Has a unique sense of style and can dress best for any occasion.
Is a wonderful person and a respectable friend to have, gives hugs, and kisses to people that they love. A beautiful artistic with a love for the arts and books this person will brighten your life in many ways and is good to have around.
Make a Torry upset or angry and you'll have a long lasting of silence and ignorance from them. Fairly sensitive because of their deep heart.
Loves flowers and sensible things. Very modest but has a wild passion that once unleashed blesses the person with an unbridled passion and sophistication unlike any other. A person with a Torry in their life will be satisfied, and have a wonderful relationship with them.
If you have one do not let them go because they will fill any life with smiles and happiness whether friend, boy/girlfriend, lover or spouse.
I have a wonderful Torry in my life.
My boy/girlfriend is a Torry
Setting and historical development:
Torry lies on the south bank of the River Dee. It is connected to the north bank and the centre of Aberdeen by three bridges. Leading most directly to the centre of Torry, the Victoria Bridge was completed in 1887, following a ferry disaster in 1876 which claimed the lives of 32 people returning from a visit to the Bay of Nigg. The bridge also has facilities for carrying water and gas services across the river. To the west of the Victoria Bridge lie the Queen Elizabeth II Bridge of the 1980s, and the narrow Wellington Suspension Bridge of 1829 which is closed to the public due to its unsafe condition.
Torry was once a Royal Burgh in its own right, having been erected a burgh of barony in 1495. It was incorporated into Aberdeen in 1891, after the construction of the Victoria Bridge, itself made possible by the 1871 channelling of the River Dee which had previously followed an unstable course to the sea. The channelling also enabled further expansion of the harbour.
Land use and economy:
Torry includes a large housing estate developed as a "garden suburb" to relieve overcrowding in Aberdeen. It is famous for its fishing community and still has a number of fishing businesses operating close to the Dee. However, most of the old fishermen's cottages of Old Torry have been swept away by first the channelling of the River Dee, then later by modern industry, particularly North sea oil at Torry Quay. Torry is also home to the Fisheries Research Laboratory in Victoria Road.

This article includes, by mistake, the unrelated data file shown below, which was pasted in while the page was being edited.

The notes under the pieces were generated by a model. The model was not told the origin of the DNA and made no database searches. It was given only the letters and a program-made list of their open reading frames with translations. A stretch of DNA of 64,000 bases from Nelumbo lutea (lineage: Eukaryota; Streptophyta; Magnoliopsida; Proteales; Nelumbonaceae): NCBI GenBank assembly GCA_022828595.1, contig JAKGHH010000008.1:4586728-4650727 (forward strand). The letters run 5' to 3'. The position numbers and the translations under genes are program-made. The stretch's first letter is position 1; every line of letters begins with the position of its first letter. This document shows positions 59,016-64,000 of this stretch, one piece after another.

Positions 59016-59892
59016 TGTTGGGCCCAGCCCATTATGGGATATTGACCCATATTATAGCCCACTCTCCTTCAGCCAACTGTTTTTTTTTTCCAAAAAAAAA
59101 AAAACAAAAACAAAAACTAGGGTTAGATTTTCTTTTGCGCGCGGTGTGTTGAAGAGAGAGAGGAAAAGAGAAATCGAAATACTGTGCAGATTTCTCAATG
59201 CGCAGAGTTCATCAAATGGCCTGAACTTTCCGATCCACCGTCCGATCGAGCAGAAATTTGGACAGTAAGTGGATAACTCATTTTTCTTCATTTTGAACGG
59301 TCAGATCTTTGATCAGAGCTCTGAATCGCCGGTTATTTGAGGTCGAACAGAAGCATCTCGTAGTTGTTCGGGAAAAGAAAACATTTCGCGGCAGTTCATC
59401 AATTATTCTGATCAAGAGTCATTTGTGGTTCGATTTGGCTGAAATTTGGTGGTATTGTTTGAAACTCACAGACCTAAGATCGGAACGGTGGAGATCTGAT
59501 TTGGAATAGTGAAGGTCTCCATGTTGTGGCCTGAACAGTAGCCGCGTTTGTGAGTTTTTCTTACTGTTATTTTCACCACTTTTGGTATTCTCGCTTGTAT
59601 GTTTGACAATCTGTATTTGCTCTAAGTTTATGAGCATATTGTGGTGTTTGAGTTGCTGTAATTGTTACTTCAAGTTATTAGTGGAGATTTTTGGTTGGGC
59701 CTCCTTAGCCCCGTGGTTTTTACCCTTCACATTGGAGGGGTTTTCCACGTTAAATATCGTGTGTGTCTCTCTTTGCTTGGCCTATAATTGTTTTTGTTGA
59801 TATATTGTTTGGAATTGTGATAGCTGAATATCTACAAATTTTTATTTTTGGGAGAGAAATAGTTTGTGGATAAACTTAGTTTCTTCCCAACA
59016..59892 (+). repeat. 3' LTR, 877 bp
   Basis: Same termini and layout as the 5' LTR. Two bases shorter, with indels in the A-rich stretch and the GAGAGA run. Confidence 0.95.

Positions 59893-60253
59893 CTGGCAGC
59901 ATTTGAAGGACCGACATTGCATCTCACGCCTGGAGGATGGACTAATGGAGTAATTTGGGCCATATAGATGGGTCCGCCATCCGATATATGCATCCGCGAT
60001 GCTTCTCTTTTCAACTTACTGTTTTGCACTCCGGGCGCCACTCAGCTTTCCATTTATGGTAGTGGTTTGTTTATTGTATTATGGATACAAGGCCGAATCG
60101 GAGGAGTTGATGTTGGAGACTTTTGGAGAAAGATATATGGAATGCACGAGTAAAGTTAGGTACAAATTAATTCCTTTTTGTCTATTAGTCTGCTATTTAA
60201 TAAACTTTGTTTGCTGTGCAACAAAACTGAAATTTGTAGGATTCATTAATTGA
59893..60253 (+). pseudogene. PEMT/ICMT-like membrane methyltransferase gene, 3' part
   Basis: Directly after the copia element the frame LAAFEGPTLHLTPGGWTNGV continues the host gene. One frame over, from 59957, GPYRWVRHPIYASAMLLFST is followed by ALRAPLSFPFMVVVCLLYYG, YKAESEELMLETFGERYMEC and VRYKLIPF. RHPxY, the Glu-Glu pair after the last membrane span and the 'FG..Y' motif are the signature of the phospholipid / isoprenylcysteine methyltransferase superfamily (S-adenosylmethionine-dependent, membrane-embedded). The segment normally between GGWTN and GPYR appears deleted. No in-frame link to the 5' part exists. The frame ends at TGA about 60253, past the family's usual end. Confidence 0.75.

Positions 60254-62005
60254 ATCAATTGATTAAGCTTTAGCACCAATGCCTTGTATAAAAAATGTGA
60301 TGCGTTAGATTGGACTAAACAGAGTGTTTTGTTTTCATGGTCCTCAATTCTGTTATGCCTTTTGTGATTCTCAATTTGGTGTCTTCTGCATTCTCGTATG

Torry has traditionally been seen as an area of low-cost housing. This has attracted students and more recently economic migrants from Eastern Europe and particularly Poland A Polish shop opened in Victoria Road in June 2006 to cater for the influx of new workers and their families to the Aberdeen area.
The median property sale in 2004 was £34,000 compared to £91,000 in the Aberdeen City area.
Unemployment in Torry is estimated at around 3 percent which is relatively high for the city. Torry is a neighbourhood highlighted as a priority area for Aberdeen's Community Regeneration Strategy. Currently around 8800 people are estimated to live in Torry.
The eastern side of Torry can be blighted by unpleasant smells from the fish processing businesses, and the sewage and waste processing at Nigg.
The Balnagask 18 hole golf course offers panoramic city views from the east side of Torry, as well as a good vantage point for viewing the dolphins which frequent the harbour mouth area.
Landmarks and historic buildings:
The formerly fortified Torry Battery — last used defensively in World War II — is now a scheduled ancient monument, protected as a place of historical interest of national importance. Close by are the remains of a rocket-propelled life-saving apparatus station (supplanted as a rescue system by the development of helicopters), and further along the shore road are a disused but preserved foghorn and Robert Stevenson-designed lighthouse.
Also of historical interest is the ruin of St. Fittick's Church, built 1199, the key to which is available from the Starter's Hut near the Balnagask golf clubhouse.
Balnagask Motte, near North Balnagask Road, may be the remains of the earthen mound which would have been the base of an early wooden castle, but it has never been the subject of archaeological investigation.
Buildings in Torry are often used in the annual Doors Open Day event which takes place in September each year. This is a great opportunity to obtain a free viewing of interesting locales both old and new.